LXXXI `I shall thee lend Little John, my man, For he shall be thy knave[764]; In a yeoman's stead he may thee stand, If thou great need have.' _The Second Fytte_ How the Knight paid his Creditors against their will LXXXII Now is the Knight gone on his way; This game him thought full good; When he looked on Barnsdale, He blessd Robin Hood. LXXXIII And when he thought on Barnsdale, On Scathelock, Much, and John, He blessd them for a company The best he ever in come[765]. LXXXIV Then spake that gentle Knight, To Little John gan he say, `To-morrow I must to York town To Saint Mary's Abby; LXXXV `And to the Abbot of that place Four hundred pound must pay; But[766] I be there upon this night My land is lost for aye.' LXXXVI The Abbot said to his Convnt, Where he stood on ground, `This day twelve moneth came a knight, And borrowed four hundred pound. LXXXVII `He borrowd four hundred pound Upon his land and fee[767]; But he come this ilk[768] day Disherited shall he be.' LXXXVIII `It is full early,' said the Prior, `The day is not yet far gone; I had liever pay an hundred pound, And lay it down anon.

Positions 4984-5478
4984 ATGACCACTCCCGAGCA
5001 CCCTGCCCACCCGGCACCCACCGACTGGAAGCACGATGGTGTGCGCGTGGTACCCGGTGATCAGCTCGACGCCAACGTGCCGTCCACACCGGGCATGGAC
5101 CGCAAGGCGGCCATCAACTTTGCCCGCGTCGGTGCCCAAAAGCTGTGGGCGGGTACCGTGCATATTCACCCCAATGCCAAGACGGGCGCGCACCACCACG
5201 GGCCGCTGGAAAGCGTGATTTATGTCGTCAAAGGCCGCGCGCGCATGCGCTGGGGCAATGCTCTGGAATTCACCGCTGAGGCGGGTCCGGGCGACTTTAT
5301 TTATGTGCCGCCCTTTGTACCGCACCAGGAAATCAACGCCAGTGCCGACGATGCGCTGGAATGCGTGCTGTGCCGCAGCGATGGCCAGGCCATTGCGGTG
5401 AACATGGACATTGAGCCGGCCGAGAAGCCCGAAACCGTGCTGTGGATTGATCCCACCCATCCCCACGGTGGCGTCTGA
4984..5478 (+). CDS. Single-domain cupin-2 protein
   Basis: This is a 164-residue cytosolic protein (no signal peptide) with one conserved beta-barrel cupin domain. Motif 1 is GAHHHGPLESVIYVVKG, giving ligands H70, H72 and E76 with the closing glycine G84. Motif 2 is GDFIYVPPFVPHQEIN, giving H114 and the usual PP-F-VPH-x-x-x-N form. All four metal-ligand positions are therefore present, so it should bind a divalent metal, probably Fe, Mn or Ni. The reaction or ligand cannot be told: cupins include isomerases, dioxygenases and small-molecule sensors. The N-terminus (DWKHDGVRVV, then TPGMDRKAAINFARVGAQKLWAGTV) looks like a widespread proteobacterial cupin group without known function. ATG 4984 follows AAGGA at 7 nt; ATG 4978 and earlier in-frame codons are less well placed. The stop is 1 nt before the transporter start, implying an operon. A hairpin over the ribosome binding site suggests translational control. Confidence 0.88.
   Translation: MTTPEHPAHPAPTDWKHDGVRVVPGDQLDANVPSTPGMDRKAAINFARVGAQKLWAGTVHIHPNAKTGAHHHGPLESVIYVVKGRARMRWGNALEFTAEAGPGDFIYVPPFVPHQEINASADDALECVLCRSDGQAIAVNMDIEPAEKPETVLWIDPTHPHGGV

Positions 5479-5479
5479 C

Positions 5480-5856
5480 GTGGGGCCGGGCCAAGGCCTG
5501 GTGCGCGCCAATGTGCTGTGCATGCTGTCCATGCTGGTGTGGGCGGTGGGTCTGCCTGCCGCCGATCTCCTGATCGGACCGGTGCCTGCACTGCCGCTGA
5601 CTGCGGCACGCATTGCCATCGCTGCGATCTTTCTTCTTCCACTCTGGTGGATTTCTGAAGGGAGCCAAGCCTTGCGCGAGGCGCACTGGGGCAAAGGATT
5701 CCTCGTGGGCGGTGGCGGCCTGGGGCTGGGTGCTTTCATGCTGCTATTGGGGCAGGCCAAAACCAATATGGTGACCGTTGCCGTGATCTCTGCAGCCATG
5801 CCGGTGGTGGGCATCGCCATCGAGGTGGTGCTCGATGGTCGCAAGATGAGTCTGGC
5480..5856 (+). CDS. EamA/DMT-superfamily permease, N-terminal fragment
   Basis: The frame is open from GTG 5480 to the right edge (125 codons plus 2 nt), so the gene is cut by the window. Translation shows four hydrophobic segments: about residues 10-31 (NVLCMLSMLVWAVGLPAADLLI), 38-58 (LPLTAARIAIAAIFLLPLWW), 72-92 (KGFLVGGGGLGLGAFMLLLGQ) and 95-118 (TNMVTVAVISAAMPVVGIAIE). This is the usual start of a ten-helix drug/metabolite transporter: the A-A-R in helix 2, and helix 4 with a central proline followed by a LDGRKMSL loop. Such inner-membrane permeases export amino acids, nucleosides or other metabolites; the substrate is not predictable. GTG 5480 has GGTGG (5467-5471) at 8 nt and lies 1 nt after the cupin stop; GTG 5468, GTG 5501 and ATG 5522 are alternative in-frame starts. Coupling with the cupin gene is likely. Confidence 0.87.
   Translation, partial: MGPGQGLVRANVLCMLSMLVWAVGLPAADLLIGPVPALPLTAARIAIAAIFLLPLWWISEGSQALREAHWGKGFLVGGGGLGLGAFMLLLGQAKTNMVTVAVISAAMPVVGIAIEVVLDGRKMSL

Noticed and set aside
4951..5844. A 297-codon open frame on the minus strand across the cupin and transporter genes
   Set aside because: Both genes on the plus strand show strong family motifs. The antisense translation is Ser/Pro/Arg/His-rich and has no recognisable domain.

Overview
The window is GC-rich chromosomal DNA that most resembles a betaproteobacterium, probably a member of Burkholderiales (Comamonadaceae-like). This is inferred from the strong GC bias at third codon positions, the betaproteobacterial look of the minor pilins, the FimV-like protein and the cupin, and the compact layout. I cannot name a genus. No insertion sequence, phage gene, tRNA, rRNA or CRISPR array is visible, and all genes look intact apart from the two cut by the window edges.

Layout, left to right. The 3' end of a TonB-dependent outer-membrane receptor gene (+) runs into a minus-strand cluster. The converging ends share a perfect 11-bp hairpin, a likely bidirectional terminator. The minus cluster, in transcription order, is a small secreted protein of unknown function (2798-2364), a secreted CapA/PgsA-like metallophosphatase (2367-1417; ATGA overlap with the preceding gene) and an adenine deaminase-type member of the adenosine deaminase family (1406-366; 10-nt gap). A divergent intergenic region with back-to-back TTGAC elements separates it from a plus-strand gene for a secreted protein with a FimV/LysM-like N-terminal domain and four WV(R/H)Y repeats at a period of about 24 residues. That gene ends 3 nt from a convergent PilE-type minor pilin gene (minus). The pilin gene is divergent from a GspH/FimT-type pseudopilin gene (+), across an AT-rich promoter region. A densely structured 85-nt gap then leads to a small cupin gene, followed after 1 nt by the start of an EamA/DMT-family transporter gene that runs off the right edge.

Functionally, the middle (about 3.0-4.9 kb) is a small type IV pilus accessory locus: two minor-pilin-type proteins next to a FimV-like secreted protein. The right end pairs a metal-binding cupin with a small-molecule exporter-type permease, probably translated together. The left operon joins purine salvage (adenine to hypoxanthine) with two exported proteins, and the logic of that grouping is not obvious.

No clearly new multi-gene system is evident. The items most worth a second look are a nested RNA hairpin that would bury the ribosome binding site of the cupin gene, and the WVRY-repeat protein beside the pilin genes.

LXXXIX `The Knight is far beyond the sea, In England is his right, And suffereth hunger and cold And many a sorry night. XC `It were great pity,' said the Prior, `So to have his land; An ye be so light of your conscience, Ye do him much shand[769].' XCI `Thou art ever in my beard[770],' said the Abbot, `By God and Saint Richard!' With that came in a fat-headed monk, The High Cellarr. XCII `He is dead or hangd,' said the monk, `By Him that bought me dear, And we shall have to spend in this place Four hundred pound by year.' XCIII The Abbot and the High Cellarer Started forth full bold, The High Justice of England The Abbot there did hold. XCIV The High Justice and many mo Had taken into their hand Wholly all the Knights debt, To put that Knight to shand. XCV They deemd[771] the Knight wonder sore[772], The Abbot and his meine: `But he come this ilk day, Disherited shall he be.' XCVI `He will not come yet,' said the Justice, `I dare well undertake.' But in sorry tim for them all The Knight came to the gate. XCVII Then bespake that gentle Knight